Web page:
Zach Lutz, 3B: He’s hit clean-up this spring, which is pointless because that’s for Davis. He’s still getting reps at third base, which means they are thinking of him there. That would also mean they are also thinking of Turner at second and not Jordany Valdespin.

Ruben Tejada, SS: Tejada is having the kind of spring offensively that would have sent most players to the minors. The Mets don’t have the depth to make that move. Until he starts hitting, he stays eighth.

Rafael Montero, RHP: Getting the spot start today because there are already holes in the rotation.

Sad to say, the only consistent and sure thing about the Mets’ batting order is the pitcher hitting ninth.

Mar 20

Not Optimistic About Wright And Murphy Being Ready By Opening Day

Opening Day is rapidly approaching, and it doesn’t look as if either David Wright and Daniel Murphy will make it to Flushing on time.

Wright told reporters he was in the World Baseball Classic where he played at an intense level, which shouldn’t put him at a disadvantage.

“I’m in a better position than Murphy, obviously, because I’ve been playing in games and taking plenty of swings,’’ Wright told reporters this morning.

Even so, if Wright doesn’t come back before the start of the season, and there aren’t any indications he is going to, it will be two weeks of being idle. Initially, at the time of the injury GM Sandy Alderson said Wright would rest from three to five days. Today is the sixth day.

There will be rust, count on it for Wright. Even more for Murphy, who hasn’t seen a pitch this spring. Murphy had a setback when he was shut down after playing five innings on defense last Friday. Terry Collins said if Murphy isn’t playing by the weekend he will open on the disabled list.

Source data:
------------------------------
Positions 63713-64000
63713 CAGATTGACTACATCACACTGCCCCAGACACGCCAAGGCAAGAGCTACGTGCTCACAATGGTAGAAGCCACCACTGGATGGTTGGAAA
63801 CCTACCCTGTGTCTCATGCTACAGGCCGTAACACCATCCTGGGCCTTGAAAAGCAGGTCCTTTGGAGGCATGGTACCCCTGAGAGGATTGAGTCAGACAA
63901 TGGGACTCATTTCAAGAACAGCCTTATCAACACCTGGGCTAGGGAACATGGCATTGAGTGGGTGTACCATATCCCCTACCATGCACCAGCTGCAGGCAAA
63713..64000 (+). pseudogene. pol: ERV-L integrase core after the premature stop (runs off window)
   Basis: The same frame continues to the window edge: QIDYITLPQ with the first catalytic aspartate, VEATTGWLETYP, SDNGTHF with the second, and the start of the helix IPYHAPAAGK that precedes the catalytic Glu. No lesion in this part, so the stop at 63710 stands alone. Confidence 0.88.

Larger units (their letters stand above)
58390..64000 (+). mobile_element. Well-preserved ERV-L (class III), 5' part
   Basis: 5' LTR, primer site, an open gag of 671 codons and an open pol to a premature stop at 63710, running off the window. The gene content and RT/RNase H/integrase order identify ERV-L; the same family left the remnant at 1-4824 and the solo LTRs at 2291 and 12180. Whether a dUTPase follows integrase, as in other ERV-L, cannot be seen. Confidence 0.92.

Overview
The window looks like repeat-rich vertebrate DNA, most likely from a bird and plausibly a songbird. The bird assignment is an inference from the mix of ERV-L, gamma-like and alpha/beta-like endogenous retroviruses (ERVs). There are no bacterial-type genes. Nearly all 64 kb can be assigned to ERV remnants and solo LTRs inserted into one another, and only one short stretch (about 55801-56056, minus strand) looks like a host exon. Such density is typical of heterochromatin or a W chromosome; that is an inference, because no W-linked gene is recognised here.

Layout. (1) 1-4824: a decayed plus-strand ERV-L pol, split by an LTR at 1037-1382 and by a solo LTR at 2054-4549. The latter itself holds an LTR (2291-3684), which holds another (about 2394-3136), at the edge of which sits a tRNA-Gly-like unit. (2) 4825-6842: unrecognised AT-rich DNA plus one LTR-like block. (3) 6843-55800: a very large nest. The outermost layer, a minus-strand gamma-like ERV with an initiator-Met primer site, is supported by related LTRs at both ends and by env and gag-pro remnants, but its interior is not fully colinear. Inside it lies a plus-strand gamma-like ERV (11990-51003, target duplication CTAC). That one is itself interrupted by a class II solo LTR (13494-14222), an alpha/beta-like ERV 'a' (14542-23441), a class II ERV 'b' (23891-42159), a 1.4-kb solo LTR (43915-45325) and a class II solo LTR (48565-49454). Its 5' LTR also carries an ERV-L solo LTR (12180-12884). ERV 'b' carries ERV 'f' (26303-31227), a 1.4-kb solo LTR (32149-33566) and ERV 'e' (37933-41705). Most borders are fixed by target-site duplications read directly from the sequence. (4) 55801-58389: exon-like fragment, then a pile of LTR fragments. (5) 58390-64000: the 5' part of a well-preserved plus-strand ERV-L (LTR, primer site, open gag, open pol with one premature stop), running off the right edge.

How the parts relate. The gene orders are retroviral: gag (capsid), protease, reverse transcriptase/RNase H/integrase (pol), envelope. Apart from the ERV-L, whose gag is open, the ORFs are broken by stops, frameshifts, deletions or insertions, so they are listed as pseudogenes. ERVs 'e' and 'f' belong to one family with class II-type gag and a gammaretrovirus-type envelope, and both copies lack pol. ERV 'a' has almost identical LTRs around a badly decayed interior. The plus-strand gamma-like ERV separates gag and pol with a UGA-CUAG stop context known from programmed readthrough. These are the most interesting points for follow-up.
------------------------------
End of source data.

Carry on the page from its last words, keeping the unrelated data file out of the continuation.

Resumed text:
Both players claimed Opening Day was their goal, but made no promises and said they’ll be cautious as to not be re-injured and miss even more time.

Bet on the disabled list to start the season.

Injuries have also derailed Kirk Nieuwenhuis, who bruised his left knee in early March sliding into a base. Nieuwenhuis was scheduled to play three innings in the field and bat today in a minor league game.

In looking at tonight’s line-up against Houston in Kissimmee, it is possible it could be close to the Opening Day line-up, minus Brian Bixler and probably Mike Baxter.

For Opening Day, I’m going with Marlon Byrd in right instead of center.

Jordany Valdespin, 2b: He’s gone from being an outsider to likely starting at second base with Murphy out.

Collin Cowgill, cf: Looking at him as the starter in center. Could bat second as he is tonight.

Ike Davis, 1b: He isn’t a No. 3 hitter, but the best the Mets have with Wright gone.

Marlon Byrd, cf: He will be in right for the start of the season. He has been getting a lot of reps at clean up as Terry Collins wants to separate high strikeout batters Davis and Lucas Duda.

Lucas Duda, dh: Seriously, designated hitter is a natural for him. He moved from right to left because the latter is supposed to be easier. He still needs time in left, so why isn’t he there tonight?

John Buck, c: He’s the catcher until Travis d’Arnaud is ready. Should be June.

Mike Baxter, rf: Seems to have been pushed out of starter role by Byrd, who offers greater offensive upside.

Ruben Tejada, ss: It was thought he could contend for leadoff spot or No. 2, but not with the way he’s hitting now. He’ll be buried at No. 8, which gives Mets two back-to-back outs most times.

Dillon Gee, rhp: Says he needs work on his change-up.